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November 1955

External Electric Stimulation of the Heart in Cardiac Arrest: Unexpected Circulatory Arrest

Author Affiliations


From the Medical Research Department of the Beth Israel Hospital and the Department of Medicine, Harvard Medical School. National Heart Institute Trainee, National Institutes of Health, U. S. P. H. S. (Dr. Paul) and Research Fellow of the American Heart Association (Dr. Gibson).

AMA Arch Intern Med. 1955;96(5):639-653. doi:10.1001/archinte.1955.00250160081006

Stokes-Adams disease consists of attacks of cerebral ischemia in patients with atrioventricular heart block. The attacks are due to inadequate circulation resulting from very slow idioventricular rhythm, ventricular standstill, ventricular tachycardia, or ventricular fibrillation.1 Their manifestations include dizziness, syncope, prolonged unconsciousness, and convulsions, and they may end in death. At times the attacks may be frequent and severe. If the patient can survive such periods, however, he may live for many years without further episodes.2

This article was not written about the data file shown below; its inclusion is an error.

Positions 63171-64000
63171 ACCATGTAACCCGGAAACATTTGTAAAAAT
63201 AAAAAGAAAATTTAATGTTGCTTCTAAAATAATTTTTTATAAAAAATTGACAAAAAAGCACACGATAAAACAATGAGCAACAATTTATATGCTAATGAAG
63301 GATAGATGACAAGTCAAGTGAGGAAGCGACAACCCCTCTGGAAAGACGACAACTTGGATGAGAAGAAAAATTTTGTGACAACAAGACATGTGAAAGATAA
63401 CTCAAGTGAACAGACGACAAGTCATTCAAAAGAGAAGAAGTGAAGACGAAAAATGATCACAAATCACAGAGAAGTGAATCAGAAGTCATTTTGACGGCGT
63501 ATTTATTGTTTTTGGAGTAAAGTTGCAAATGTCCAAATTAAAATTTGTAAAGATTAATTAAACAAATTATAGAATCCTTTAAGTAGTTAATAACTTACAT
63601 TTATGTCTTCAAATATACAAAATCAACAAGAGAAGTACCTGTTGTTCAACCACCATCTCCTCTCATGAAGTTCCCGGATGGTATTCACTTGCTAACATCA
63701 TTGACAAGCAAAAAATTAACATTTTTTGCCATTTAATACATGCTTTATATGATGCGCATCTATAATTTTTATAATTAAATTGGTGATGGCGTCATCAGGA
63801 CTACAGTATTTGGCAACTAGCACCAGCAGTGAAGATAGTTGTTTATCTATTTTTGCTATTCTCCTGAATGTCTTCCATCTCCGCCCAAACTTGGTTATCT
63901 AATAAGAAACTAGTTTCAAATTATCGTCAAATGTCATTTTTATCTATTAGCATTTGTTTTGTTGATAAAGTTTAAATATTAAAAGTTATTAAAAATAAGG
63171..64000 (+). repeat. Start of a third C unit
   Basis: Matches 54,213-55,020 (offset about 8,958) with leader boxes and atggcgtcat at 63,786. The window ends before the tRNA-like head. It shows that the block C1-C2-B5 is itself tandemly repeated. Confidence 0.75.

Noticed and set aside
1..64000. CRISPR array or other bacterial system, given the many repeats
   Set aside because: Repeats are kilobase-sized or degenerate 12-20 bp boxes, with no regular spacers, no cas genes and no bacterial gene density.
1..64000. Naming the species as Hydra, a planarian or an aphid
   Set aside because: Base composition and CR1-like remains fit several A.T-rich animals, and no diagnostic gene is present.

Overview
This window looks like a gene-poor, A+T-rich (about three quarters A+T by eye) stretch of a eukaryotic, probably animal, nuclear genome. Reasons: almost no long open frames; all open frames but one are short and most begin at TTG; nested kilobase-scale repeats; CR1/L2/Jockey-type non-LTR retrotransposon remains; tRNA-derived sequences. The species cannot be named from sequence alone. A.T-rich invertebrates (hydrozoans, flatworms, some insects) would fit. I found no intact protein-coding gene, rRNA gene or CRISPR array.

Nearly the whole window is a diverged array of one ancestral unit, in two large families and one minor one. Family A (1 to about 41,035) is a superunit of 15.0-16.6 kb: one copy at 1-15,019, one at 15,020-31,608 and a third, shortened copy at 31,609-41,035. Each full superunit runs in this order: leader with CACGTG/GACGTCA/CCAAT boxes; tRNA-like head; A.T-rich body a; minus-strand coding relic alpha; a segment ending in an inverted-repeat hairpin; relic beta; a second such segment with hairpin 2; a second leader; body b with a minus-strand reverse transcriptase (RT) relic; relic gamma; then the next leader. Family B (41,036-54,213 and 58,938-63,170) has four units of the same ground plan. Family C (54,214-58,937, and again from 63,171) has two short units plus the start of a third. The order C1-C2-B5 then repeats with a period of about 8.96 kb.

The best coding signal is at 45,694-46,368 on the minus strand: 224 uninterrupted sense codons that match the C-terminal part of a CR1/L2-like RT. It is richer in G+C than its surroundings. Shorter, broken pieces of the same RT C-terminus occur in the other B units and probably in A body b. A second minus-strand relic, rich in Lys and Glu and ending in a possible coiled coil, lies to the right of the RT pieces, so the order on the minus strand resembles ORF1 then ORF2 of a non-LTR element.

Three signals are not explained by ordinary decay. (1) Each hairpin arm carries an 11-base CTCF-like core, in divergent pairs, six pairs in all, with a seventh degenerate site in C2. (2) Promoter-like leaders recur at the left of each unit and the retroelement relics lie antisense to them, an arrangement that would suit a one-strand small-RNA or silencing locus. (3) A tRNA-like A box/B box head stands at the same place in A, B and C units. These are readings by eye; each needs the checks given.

Stokes-Adams attacks often require emergency resuscitation, and desperate measures may be necessary. Therapy is complicated by the unpredictable occurrence, frequency, and duration of the seizures. Drugs and cardiac puncture, the only therapy heretofore available, are dangerous and often ineffective.

We have developed a new therapeutic approach to this serious disease: an externally-applied cardiac pacemaker which stimulates the heart electrically, terminates ventricular standstill, and maintains an externally-paced ventricular rhythm for long periods. This approach